- Jules Verne & Icelandic Horse
- Icelandic Pony in William Morris' Kitchen
- Icelandic Horse Books
- Icelandic Breeding Standards
- Gaits of the Icelandic Horse
- Fun Facts--Icelandic Horse
- Best of Blessi Stories
- Fun Facts-Blessi
- Is this trotty, pacey or clear tolt or rack
- MCOA Hereditary Eye Defect in Silver Dapples
- Bone Spavin in the Icelandic Horse
- Velkomin, Bienvenu--How to translate Blessiblog
- MtDNA Origins of the Icelandic Horse
- Icelandic Horse Twins--A Wonderful and Cautionary Tale
- Using World Fengur
Friday, May 1, 2015
Heart and Soul--A Guest Post by Alys Culhane
Sometimes certain horses come into our live at opportune times. And sometimes, these meetings are fleeting. The trick is to make note of the fact that we are in the presence of a spirit that is the embodiment of heart and soul.
Of course, we all think that our own horses are the most intelligent, loving, and caring animals in the whole world. If we don’t, we should. Then too, we need to acknowledge that other people’s horses have the same characteristics. I am not a parent, but I suspect that this is the same sort of deal.
I went to Washington after being in California with a rather quirky goal in mind. I wanted to meet Mr. Blessi, my friend Pam Nolf’s horse. And of course, I wanted to meet Pam. We were originally members of the Icelandic Horse Quarterly magazine editorial committee. Her comments always struck me as being thoughtful and intelligent. We struck up a conversation and since have been communicating on a near-daily basis. I call her the inveterate researcher because this is what she is. She told me about Synergist Saddles, and she helped my friends locate Skjoni, their Icelandic pony. And she told Pete and I about the Port Lewis saddle fit pad company.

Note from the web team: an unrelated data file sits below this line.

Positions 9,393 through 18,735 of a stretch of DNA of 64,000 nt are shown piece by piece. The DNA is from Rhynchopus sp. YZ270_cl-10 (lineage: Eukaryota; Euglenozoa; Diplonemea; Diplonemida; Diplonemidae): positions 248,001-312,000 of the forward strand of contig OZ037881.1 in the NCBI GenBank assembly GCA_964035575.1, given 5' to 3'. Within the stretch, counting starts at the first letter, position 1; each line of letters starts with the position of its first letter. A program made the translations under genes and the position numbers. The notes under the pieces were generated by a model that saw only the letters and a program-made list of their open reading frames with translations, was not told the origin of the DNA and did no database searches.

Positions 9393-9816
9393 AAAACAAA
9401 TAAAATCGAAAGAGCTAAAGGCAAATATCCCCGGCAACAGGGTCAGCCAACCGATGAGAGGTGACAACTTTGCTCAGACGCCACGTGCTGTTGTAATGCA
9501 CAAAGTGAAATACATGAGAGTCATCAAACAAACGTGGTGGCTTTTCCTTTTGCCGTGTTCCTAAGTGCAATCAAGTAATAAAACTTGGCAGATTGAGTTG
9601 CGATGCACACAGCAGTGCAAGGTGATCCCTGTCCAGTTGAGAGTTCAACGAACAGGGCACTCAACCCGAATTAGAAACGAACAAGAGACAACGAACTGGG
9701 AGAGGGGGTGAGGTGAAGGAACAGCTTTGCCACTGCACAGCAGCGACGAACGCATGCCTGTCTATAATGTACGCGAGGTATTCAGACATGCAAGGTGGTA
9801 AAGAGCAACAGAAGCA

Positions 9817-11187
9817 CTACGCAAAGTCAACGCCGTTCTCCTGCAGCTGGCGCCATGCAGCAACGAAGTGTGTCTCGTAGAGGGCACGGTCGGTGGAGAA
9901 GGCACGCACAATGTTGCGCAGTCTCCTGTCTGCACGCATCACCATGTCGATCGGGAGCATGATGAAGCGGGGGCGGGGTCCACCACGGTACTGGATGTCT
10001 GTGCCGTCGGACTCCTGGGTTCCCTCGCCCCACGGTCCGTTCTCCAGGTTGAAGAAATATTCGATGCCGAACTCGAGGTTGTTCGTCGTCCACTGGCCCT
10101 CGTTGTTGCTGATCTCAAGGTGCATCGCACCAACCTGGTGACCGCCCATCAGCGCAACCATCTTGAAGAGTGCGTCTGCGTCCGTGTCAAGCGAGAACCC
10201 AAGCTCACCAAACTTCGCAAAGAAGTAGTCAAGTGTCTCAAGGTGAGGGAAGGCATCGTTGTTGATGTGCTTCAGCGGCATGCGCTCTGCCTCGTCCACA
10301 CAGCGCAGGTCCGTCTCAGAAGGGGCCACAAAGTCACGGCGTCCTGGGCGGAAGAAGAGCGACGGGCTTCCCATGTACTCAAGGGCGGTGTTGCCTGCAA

I was as eager to meet Blessi as Pam, for she’d been saying many astute things about him. Also, her training philosophy complemented mine. That is, learning should be fun for both the horse and rider. I was fortunate in that I was able to spend several days in Pam’s company, and two days in Blessi’s company.
Blessi is, indeed, as Pam describes him, a truly wonderful horse and an exemplary representative of the Icelandic horse breed. I was, when I first met Mr. Blessi, struck by the fact that he had a very kind and wise look in his eye. This became evident to me upon seeing him – and he was off at the distance in his pasture. Huh, easily approachable I thought. I was right. I was further impressed by his more outwardly physical attributes – he’s a good size riding horse, approximately 14 or so hands, well proportioned, and nicely coupled. He also has thick cannon bones, something that’s indicative of strength, and says Temple Gradin, calmness.
I quickly deduced that Mr. Blessi has an old soul, meaning he is a very wise fellow. As Alisha, one of the other horse owners at the boarding stable where Blessi resides remarked “this is the sort of horse, who if he were human, would be the sort who you’d want to have a cup of coffee with.”
Both my visits with Mr. Blessi were lengthy; however, I suspended time, and for the most part was truly in the moment. On day one Pam and I retrieved Blessi from his pasture, put him in the barn cross ties, and spent considerable time grooming him. All the while he was quite content. Pam rode him after he was tacked up, then asked me if I wanted to ride him. I generally don’t ride other people’s horses, but I sensed that this was a very safe horse who watches out for his rider. I was right. I discovered that Mr. Blessi is the sort of horse who will give 100 percent if the rider gives the right cues. And oh my, this horse had a trot to die for. The impulsion was, as it should be, coming from the hindquarters.